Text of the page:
Unnatural Disasters expanded edition now available!

Unnatural Disasters [Remastered] front coverLast week I finished a “remastered” version of my new album, Unnatural Disasters. Sure, it’s barely a month old, but I’m still perfecting my “studio” (such as it is) techniques, and even though this new version wasn’t done in time to become my official RPM Challenge submission, I consider it the definitive version of the album. I’ve also thrown in my secondary RPM project, Technetium, as a bonus track. (Sure, this bonus track is longer than all 9 tracks on the actual album combined, but it all still fits nicely onto one CD. You do miss out on the great cover art, though.)

The new versions of all of the tracks are now available here and on VIRB. Better yet, get a copy for yourself! It’s available as a name-your-own-price MP3 download on INDISTR or for $7.99 on CD from Kunaki.

My two RPM projects are both now available on CD

Unnatural Disasters (front cover)Technetium (front cover)In a rare bout of overabundant creativity (or inadequate self-restraint), I have finished not one but two CDs for the RPM Challenge. They’re available now on CD from Kunaki.

The first project, Unnatural Disasters, is a more traditional album of 9 tracks in styles running from straight-ahead rock to prog rock to Bitches Brew-era Miles Davis electric jazz to electronica, and running a little over 36 minutes. The music could serve as a soundtrack for a world tour of the strange places I’ve written about in my blog.

Also unnatural but less of a disaster, the second project, a single 38-minute track, is a piece of minimalist electronica with a structure based on the composition of a technetium atom. It is, appropriately enough, entitled Technetium. Up close, the music is ever-changing, yet on a large scale it is completely static; it doesn’t really go anywhere, but it also never precisely repeats in its entire 936 measures. It went from concept to completed album in about 6 hours, which is the half-life of technetium’s least-stable isotope.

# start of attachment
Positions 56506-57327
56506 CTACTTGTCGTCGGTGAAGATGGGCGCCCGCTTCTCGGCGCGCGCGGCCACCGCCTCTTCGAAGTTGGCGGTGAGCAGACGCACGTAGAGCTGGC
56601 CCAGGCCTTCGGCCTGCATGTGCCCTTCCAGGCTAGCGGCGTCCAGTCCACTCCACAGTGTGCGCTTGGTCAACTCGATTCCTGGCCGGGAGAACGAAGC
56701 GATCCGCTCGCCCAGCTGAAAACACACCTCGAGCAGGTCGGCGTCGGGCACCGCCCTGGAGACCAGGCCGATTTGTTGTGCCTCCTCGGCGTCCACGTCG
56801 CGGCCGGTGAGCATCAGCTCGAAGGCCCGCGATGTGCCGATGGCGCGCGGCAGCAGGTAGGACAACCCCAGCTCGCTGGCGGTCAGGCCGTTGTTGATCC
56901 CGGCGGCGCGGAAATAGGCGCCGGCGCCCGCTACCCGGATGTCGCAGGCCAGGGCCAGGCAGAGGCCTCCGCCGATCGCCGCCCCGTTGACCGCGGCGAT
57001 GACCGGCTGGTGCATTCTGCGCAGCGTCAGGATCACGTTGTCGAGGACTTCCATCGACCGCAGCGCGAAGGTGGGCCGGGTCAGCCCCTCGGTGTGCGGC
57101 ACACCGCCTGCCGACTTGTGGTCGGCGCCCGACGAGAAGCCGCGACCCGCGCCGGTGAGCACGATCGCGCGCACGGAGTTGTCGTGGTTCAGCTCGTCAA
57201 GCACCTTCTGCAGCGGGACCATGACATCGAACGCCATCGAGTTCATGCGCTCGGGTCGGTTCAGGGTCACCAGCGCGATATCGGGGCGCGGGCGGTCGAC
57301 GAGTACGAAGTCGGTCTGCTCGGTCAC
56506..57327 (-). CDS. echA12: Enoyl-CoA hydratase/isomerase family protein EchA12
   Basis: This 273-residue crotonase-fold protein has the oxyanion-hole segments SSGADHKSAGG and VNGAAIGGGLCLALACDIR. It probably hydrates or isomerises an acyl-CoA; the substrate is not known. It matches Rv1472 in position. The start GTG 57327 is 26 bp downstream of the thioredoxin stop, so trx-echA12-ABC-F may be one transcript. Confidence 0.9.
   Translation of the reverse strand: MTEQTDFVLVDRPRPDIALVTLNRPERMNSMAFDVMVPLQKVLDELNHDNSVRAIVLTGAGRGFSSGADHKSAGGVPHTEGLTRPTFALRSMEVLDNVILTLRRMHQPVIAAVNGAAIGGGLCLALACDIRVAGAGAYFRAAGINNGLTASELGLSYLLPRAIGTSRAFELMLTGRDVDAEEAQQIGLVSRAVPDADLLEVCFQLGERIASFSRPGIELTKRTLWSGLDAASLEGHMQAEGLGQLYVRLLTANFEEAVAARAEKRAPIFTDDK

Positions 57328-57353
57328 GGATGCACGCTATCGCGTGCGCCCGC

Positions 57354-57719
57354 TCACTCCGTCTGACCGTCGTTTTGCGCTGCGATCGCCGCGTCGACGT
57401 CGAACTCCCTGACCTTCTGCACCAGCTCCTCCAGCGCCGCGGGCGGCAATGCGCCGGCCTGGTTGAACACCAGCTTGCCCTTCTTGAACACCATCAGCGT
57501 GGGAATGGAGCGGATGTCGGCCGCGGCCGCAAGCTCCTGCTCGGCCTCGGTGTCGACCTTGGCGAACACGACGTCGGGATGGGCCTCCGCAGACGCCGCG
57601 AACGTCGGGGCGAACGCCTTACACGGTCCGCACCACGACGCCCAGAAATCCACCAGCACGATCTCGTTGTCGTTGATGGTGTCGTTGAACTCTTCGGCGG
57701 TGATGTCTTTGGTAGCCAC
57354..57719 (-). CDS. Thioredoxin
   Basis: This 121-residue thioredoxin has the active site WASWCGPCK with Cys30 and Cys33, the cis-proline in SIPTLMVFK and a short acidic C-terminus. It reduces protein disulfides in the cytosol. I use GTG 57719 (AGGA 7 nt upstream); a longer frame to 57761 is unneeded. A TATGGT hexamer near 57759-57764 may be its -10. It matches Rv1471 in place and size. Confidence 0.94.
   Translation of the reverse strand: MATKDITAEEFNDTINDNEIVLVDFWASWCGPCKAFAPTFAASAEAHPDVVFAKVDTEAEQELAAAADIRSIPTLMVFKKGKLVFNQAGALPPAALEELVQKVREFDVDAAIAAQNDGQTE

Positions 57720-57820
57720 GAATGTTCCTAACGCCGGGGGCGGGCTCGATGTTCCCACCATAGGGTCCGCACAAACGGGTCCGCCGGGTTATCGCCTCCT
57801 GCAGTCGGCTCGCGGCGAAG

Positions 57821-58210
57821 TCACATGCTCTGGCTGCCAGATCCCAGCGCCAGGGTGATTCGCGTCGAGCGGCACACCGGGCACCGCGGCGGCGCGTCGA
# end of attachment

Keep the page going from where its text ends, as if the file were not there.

You can learn more about the two projects, and listen to streaming versions of all tracks from the albums, by clicking on their respective covers to the right.

The beat (and harmony, and occasionally melody) goes on…

Unnatural Disasters cover (revised)We’re approaching the halfway point in this year’s RPM Challenge, to record an album during the month of February, and things are progressing pretty well for me. The challenge is to record at least 10 songs or 35 minutes of material in 29 days. So far I’m up to 35:30 on 8 of my 9 intended tracks. That time will probably get reduced a bit as I master the tracks and remove some of the dead space at the ends of them, but I should still be well above 35 minutes, probably around 40.

As I’ve mentioned previously, my album is entitled Unnatural Disasters, and you can read more about it (and even hear the full in-progress tracks in streaming audio) on my album page. You can also find out more about my project on the RPM site.

New Mars Volta album out today

The Mars VoltaI haven’t even listened to it yet (ripping the CD now), but I just wanted to draw attention to the new Mars Volta album out today, The Bedlam in Goliath.

These guys are quite possibly the most adventurous band out there in the “mainstream” today. (Whether or not their music is what you call “mainstream,” it’s certainly no sign of obscurity to have your album featured in Target’s Sunday circular.) It’s progressive rock for a new generation. But call it what you will; how can you not like a couple of guys who look like this?

NPR has a great review of the album.